Most people know that bird flu is beginning to emerge as a serious health threat to the world.
There are real concerns and in this article we give answers to 10 questions which many individuals are asking about bird flu.
1. What is Bird Flu?
Avian influenza or ‘bird flu’ is a highly contagious disease of birds, caused by influenza A viruses. In birds, the viruses can present with a range of symptoms from mild illness and low mortality, to a highly contagious disease with a near 100% fatality rate.
The bird flu virus currently affecting poultry and some people in Asia is the highly pathogenic H5N1 strain of the virus.
As the virus can remain viable in contaminated droppings for long periods, it can be spread among birds, and from birds to other animals, through ingestion or inhalation.
All bird species are thought to be susceptible to avian influenza. Migratory birds such as wild ducks and geese can carry the viruses, often without any symptoms of illness, and show the greatest resistance to infection.
Domestic poultry flocks are particularly vulnerable to epidemics of a rapid, severe and fatal form of the disease.
2. Can Bird Flu Infect People?
People are rarely infected with bird flu viruses. Those who have become infected have had close direct contact with infected birds.
The first documented cases of bird flu infecting people occurred in Hong Kong in 1997 and this was also the H5N1 strain of virus. Investigation showed that close contact with live infected poultry was the source of the infection.
According to the World Health Organization (WHO), there is mounting evidence that the H5N1 strain has a unique capacity to jump the species barrier and cause severe disease, with high mortality, in people.
3. Can Bird Flu Travel From Person to Person?
There is no firm evidence that the H5N1 strain which caused the outbreaks in South East Asia has acquired the ability to pass easily from person to person or to sustain transmission.
So far, while some instances of spread from one person directly to another have been reported, these have been isolated one-off occurrences with no further spread to people, and the route of transmission remains unconfirmed.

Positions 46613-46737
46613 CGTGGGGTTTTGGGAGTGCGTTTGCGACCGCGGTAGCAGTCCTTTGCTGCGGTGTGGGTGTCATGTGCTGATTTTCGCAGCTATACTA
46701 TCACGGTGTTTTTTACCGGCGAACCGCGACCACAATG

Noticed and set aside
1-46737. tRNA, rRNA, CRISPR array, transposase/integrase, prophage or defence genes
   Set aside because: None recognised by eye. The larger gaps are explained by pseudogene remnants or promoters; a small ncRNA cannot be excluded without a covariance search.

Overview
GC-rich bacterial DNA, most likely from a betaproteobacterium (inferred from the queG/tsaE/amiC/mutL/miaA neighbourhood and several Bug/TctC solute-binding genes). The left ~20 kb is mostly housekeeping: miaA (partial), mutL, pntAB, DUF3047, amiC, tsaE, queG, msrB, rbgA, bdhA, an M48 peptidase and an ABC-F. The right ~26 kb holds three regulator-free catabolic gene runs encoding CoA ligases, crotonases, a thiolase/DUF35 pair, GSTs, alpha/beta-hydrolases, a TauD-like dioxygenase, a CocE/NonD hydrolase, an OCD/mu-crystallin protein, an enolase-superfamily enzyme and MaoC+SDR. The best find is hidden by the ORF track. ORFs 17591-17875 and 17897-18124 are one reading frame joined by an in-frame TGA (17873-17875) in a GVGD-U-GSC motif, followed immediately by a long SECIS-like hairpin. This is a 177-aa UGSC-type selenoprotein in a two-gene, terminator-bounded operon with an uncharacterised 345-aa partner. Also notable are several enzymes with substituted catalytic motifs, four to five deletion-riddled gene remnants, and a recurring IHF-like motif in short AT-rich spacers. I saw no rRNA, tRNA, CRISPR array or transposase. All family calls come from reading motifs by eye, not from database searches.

4. Have There Been Previous Outbreaks of Bird Flu Affecting People?
The first documented cases of bird flu in people appeared in Hong Kong in 1997, when 18 people infected with an H5N1 virus strain were admitted to hospital, six of whom died. The source of infection in most cases was traced to contact with diseased birds on farms, and in live poultry markets.
As of 13 October 2005, 117 reported cases of H5N1 infection in people have occurred in four countries – Thailand, Vietnam, Cambodia, and Indonesia. Sixty of these have been fatal.
5. What is the Source of the Current Outbreak of Bird Flu?
The outbreak now concerning health experts began in poultry in South Korea in mid-December 2003, and has affected birds in many countries in Asia, Russia, and most recently Turkey and Rumania. It involves a variant of the same virus subtype as that associated with the 1997 Hong Kong outbreak.
6. What is the Risk of a Human Influenza Pandemic?
A pandemic can be broadly described as a massive epidemic. It occurs on a much greater scale than an epidemic, spreading around the world and affecting many hundreds of thousands of people across many countries.
Experts are concerned that the virus could adapt, giving it greater affinity for humans. Or that it could exchange genes with a human flu virus, thereby producing a completely new virus strain capable of spreading easily between people, and causing a pandemic. By necessity, if a new strain were to occur then few people, if any, would have a natural immunity to it.
7. What Can I Do to Protect Myself and my Family?
There is some evidence that recent H5N1 viruses are susceptible to a class of antiviral drugs called neuraminidase inhibitors.
The UK Government is expanding its stockpile of antiviral drugs against the contingency of a flu pandemic, whether due to an H5N1 or another new strain. On 1 March 2005, the Health Secretary announced the procurement of 14.6 million treatment courses of the antiviral, Tamiflu – enough to treat a quarter of the UK population.
Individuals can purchase Tamiflu privately. The manufacturer, Roche, is working hard to supply what is required. World-wide demand, however, has increased dramatically recently and there may be shortages.
8. Is a Vaccine Currently Available for Bird Flu?
The present position is that there is no vaccine for bird flu.
There are, however, several potential vaccines at various stages of testing and production. Whether these will be suitable for use against a new pandemic flu strain depends on how much the pandemic strain may have mutated and changed from the original H5N1 virus strain used to create the vaccine.
9. What is the Advice for Travellers?
Travellers to areas experiencing outbreaks of the disease in poultry are recommended to avoid contact with live animal markets and poultry farms.
Travellers should not attempt to bring any live birds or poultry products back to their own country.
10. How Can I Keep up-to-date With Bird Flu Matters?
The following organisations have sections on avian influenza which provide useful and regularly updated information:
Health Protection Agency
World Health Organization
UN Food and Agriculture Organization
Bird flu has the potential to be the basis of an influenza pandemic. The experts are predicting that there will be a pandemic, although it is not possible to say when it will occur.
The message is to be alert and be aware of the advice being given by your government.
Brian McGregor is author of the ebook ‘What You Need to Know About Bird Flu’. This publication outlines the bird flu issue in much more detail, and is available free from: